On Science

Love and Danger in Sandwiches

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They can serve as sodium delivery systems

Flickr/Jim Brickett

By Josie Glausiusz

December 10, 2014


 

 

My mother, Irene, serves love in a sandwich. As schoolchildren, my siblings and I ate sandwiches daily for lunch as well as on rain-soaked outings to London Zoo and—treasured childhood memories—at a picnic site in the historic town of Reigate, where we stopped en route to Brighton for visits with our grandparents. Many are the photos we snapped of each other, sitting on a damp wooden bench, clutching our brown paper bags filled with our mother’s carefully prepared sandwiches: cheese and cucumber, tuna and sliced pickles, egg, mayonnaise and garden cress, smoked salmon, and sardines, the crusty bread cut in quarters and spread with lashings of butter.

So you can imagine my alarm when I learned that sandwiches may be hazardous to our health. According to a recent study published in the Journal of the Academy of Nutrition and Dietetics, “sandwiches are major contributors of sodium in the diets of American adults.” On any given day, the authors report, nearly half of all American adults aged 20 and older eat a sandwich, and these wretched bread-wrapped, condiment-coated foods “account for one-fifth of total daily sodium intake.”

The lead authors of the study, nutritionists Rhonda Sebastian and Cecilia Wilkinson Enns of the U.S. Department of Agriculture Food Surveys Research Group, analyzed one day’s worth of food intake from 5,762 adults included in the 2009-2010 “What We Eat in America” National Health and Nutrition Examination Survey. Those who reported eating a sandwich on a specific day had significantly higher salt and calorie intakes. The average daily sodium intake by “male sandwich reporters” was 4,541 milligrams, nearly twice the amount recommended by the Dietary Guidelines for Americans.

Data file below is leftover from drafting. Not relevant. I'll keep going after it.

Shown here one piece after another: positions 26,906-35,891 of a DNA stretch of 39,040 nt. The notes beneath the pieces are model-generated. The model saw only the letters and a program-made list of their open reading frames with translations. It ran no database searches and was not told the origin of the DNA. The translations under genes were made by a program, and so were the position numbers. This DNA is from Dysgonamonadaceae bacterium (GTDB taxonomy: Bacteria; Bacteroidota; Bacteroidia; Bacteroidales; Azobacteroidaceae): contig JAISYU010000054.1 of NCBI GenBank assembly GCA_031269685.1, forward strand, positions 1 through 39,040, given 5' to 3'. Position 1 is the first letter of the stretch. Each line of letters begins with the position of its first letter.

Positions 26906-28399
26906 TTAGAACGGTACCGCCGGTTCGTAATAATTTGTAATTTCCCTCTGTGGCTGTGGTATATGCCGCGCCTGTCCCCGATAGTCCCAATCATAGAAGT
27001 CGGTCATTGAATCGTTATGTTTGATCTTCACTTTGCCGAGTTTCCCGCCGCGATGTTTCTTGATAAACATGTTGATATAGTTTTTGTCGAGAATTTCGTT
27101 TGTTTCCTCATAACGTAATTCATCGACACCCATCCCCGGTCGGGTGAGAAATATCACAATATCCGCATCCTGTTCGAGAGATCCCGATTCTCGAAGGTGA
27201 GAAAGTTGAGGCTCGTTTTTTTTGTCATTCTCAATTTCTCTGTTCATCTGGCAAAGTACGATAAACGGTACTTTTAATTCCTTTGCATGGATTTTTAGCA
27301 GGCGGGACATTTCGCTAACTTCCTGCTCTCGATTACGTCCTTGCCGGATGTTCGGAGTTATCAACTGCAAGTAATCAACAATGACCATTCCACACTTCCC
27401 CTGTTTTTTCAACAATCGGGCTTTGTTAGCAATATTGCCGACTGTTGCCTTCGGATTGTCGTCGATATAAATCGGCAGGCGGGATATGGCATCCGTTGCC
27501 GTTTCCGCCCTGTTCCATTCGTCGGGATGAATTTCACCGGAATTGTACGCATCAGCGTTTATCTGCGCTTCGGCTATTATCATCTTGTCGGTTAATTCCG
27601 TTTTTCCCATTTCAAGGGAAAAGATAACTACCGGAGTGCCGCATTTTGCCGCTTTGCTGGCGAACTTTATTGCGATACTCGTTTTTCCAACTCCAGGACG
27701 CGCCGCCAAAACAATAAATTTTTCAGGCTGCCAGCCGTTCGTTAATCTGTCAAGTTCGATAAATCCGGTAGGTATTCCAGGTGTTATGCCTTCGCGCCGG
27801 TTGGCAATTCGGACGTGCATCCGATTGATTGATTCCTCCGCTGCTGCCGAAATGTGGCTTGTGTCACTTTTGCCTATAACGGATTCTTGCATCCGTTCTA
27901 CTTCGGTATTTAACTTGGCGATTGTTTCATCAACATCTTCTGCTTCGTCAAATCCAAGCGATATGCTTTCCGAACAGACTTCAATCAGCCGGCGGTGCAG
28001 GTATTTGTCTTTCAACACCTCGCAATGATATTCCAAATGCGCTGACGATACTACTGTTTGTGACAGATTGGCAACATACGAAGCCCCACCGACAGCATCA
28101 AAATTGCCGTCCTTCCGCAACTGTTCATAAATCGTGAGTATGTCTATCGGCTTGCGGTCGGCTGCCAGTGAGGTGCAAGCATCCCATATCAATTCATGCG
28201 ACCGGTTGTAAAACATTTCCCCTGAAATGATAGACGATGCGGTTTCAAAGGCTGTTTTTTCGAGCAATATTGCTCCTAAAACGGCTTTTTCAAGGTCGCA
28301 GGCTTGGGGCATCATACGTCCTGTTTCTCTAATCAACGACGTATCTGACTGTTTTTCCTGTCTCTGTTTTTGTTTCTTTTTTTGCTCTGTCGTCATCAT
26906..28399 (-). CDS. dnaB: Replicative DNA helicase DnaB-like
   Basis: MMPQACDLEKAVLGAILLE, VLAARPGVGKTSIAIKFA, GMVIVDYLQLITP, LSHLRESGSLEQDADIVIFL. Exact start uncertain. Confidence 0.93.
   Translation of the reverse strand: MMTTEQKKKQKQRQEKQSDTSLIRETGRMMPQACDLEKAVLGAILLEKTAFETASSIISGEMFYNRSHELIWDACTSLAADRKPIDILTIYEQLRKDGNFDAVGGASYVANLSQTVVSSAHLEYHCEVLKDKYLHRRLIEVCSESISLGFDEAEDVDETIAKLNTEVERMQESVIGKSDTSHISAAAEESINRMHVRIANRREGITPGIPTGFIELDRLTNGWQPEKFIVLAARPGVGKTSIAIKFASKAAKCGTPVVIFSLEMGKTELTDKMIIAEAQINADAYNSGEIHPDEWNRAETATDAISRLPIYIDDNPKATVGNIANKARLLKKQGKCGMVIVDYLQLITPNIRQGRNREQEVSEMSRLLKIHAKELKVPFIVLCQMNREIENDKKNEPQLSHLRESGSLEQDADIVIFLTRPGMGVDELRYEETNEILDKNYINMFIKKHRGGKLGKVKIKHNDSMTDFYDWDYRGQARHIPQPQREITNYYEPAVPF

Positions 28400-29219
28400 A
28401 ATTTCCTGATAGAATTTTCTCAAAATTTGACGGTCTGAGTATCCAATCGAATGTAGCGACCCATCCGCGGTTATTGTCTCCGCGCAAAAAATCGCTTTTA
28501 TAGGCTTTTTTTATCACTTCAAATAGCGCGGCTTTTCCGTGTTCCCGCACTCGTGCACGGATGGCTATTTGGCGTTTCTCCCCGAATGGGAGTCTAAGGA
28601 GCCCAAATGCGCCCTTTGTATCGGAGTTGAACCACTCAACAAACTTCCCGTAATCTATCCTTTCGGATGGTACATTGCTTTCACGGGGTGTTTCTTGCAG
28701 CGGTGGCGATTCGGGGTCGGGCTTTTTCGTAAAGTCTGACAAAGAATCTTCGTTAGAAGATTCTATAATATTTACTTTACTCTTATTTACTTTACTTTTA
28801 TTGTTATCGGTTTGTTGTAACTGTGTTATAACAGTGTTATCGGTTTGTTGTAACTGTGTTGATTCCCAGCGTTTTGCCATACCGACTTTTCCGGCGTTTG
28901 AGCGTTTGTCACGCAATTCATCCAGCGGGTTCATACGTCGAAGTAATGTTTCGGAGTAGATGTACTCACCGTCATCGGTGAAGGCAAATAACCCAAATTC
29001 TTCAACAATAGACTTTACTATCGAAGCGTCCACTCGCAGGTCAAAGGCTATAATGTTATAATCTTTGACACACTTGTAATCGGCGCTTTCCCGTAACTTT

I admit that I had trouble taking this study seriously at first. The delicately sliced cucumber sandwich is, after all, the quintessential element of English afternoon tea, and probably the healthiest item crammed among the tiered plates of cream-filled scones and jammy cakes. But then I discovered that my quaint ideal doesn’t exactly coincide with some of the sandwich fillings I found online. America’s “ultimate sandwich,” according to Yahoo! Answers, includes such recipes as this offering, served on hearty Italian bread: “Mustard, mayo, tomato, lettuce, provolone cheese and pepper jack, then a layer of bacon, then some more cheese, then bacon, then ham, then bacon, then some salami, then bacon, then more cheese, then a lot of olives and a few green peppers, more cheese, maybe some oil salt pepper.”

But healthier sandwich options do exist. So I emailed Sebastian and asked her if people reading the study might dismiss it as just the latest in an ever growing list of dangers to daily life. “Various types of food have been identified as major sources of sodium in the U.S. diet,” she replied, “including some that are rarely or never found in sandwiches, such as pizza, pasta and pasta dishes, tortillas/burritos/tacos, grain-based desserts, and soups.… But the single top contributor of sodium is bread (7.3 percent), and cold cuts, condiments, and cheese—all frequently found in sandwiches—are also among the top 10 food sources of sodium.”

High sodium intake is linked to hypertension, and keeping blood pressure within the normal range can reduce the risk of congestive heart failure and kidney disease, as Sebastian notes. And—what a relief—she writes, “We are not advocating that people cease eating sandwiches. What we are suggesting is that they pay attention to the size and contents of their sandwich.” Epicurean sandwich enthusiasts can protect their health by limiting portion sizes and choosing more fresh ingredients and fewer processed ingredients, she says.


Josie Glausiusz writes about science and the environment for magazines that include Nature, National Geographic, Scientific American Mind, Discover, New Scientist, and Wired. From 2013 to 2015 she wrote The American Scholar’s “On Science” blog. Her Hakai Magazine article, “Land Divided, Coast United,” won Amnesty International Canada's 2015 Online Media Award.


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